“Come along! Get in quick! It’s as slippery as thunder on this turn,” he cried, leaning over to reach out a hand to her.
She laughed back at him: “Good-night! I’m not getting in.”
By this time they had passed beyond Frome’s earshot and he could only follow the shadowy pantomime of their silhouettes as they continued to move along the crest of the slope above him. He saw Eady, after a moment, jump from the cutter and go toward the girl with the reins over one arm. The other he tried to slip through hers; but she eluded him nimbly, and Frome’s heart, which had swung out over a black void, trembled back to safety. A moment later he heard the jingle of departing sleigh bells and discerned a figure advancing alone toward the empty expanse of snow before the church.
In the black shade of the Varnum spruces he caught up with her and she turned with a quick “Oh!”
“Think I’d forgotten you, Matt?” he asked with sheepish glee.
She answered seriously: “I thought maybe you couldn’t come back for me.”
“Couldn’t? What on earth could stop me?”
“I knew Zeena wasn’t feeling any too good to-day.”
“Oh, she’s in bed long ago.” He paused, a question struggling in him. “Then you meant to walk home all alone?”
“Oh, I ain’t afraid!” she laughed.
They stood together in the gloom of the spruces, an empty world glimmering about them wide and grey under the stars. He brought his question out.
“If you thought I hadn’t come, why didn’t you ride back with Denis Eady?”
“Why, where were you? How did you know? I never saw you!”
Her wonder and his laughter ran together like spring rills in a thaw. Ethan had the sense of having done something arch and ingenious. To prolong the effect he groped for a dazzling phrase, and brought out, in a growl of rapture: “Come along.”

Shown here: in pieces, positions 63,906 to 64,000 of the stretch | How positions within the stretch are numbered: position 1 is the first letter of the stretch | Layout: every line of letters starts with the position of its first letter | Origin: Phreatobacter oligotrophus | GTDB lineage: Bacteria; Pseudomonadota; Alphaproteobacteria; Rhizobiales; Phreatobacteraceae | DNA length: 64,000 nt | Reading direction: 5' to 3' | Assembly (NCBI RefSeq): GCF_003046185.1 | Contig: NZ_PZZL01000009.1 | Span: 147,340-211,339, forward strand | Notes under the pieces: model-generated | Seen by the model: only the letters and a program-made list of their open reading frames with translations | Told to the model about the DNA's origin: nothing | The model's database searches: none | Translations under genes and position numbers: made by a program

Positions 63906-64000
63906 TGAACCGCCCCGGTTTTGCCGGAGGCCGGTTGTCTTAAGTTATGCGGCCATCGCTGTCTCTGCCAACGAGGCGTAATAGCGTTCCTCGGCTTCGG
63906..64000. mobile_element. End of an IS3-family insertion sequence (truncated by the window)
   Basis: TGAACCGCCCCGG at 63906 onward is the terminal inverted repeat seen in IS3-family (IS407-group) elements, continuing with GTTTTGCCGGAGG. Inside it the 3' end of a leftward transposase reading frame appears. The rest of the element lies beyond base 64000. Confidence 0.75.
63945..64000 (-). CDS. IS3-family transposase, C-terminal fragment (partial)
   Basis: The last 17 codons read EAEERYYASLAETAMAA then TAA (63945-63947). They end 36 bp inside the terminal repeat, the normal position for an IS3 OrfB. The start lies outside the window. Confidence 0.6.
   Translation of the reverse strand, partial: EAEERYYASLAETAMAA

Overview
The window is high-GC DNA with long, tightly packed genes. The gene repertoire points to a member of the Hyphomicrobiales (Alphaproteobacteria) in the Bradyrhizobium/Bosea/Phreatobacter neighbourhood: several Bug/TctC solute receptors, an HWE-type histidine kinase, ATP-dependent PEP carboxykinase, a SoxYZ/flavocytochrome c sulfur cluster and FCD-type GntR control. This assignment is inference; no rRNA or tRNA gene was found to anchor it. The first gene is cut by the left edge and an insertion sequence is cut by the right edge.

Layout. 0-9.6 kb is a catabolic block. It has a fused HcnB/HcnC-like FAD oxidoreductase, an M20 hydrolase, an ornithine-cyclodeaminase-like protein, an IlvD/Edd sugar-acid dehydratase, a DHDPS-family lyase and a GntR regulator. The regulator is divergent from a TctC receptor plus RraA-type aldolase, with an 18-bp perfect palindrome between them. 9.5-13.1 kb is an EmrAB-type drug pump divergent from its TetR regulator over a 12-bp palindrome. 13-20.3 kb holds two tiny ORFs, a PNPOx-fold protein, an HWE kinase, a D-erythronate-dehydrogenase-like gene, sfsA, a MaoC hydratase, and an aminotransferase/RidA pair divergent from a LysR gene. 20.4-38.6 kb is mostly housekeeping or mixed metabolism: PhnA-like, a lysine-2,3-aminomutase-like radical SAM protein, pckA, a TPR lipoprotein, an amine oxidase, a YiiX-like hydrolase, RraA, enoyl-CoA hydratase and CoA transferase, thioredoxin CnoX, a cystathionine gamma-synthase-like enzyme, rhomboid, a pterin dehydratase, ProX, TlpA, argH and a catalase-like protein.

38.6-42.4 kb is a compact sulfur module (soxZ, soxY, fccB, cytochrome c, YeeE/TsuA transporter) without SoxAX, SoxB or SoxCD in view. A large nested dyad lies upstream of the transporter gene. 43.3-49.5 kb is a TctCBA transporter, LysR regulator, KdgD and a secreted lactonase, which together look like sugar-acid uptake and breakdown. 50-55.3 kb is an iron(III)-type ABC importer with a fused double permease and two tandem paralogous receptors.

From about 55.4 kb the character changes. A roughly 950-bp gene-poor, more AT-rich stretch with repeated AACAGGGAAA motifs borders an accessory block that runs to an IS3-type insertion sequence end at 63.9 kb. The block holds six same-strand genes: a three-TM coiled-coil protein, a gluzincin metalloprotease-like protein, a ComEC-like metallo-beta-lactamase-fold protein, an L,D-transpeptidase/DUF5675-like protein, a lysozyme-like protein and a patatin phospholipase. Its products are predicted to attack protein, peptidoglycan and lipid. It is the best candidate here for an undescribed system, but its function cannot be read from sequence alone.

He slipped an arm through hers, as Eady had done, and fancied it was faintly pressed against her side. but neither of them moved. It was so dark under the spruces that he could barely see the shape of her head beside his shoulder. He longed to stoop his cheek and rub it against her scarf. He would have liked to stand there with her all night in the blackness. She moved forward a step or two and then paused again above the dip of the Corbury road. Its icy slope, scored by innumerable runners, looked like a mirror scratched by travellers at an inn.
“There was a whole lot of them coasting before the moon set,” she said.
“Would you like to come in and coast with them some night?” he asked.
“Oh, would you, Ethan? It would be lovely!”
“We’ll come to-morrow if there’s a moon.”
She lingered, pressing closer to his side. “Ned Hale and Ruth Varnum came just as near running into the big elm at the bottom. We were all sure they were killed.” Her shiver ran down his arm. “Wouldn’t it have been too awful? They’re so happy!”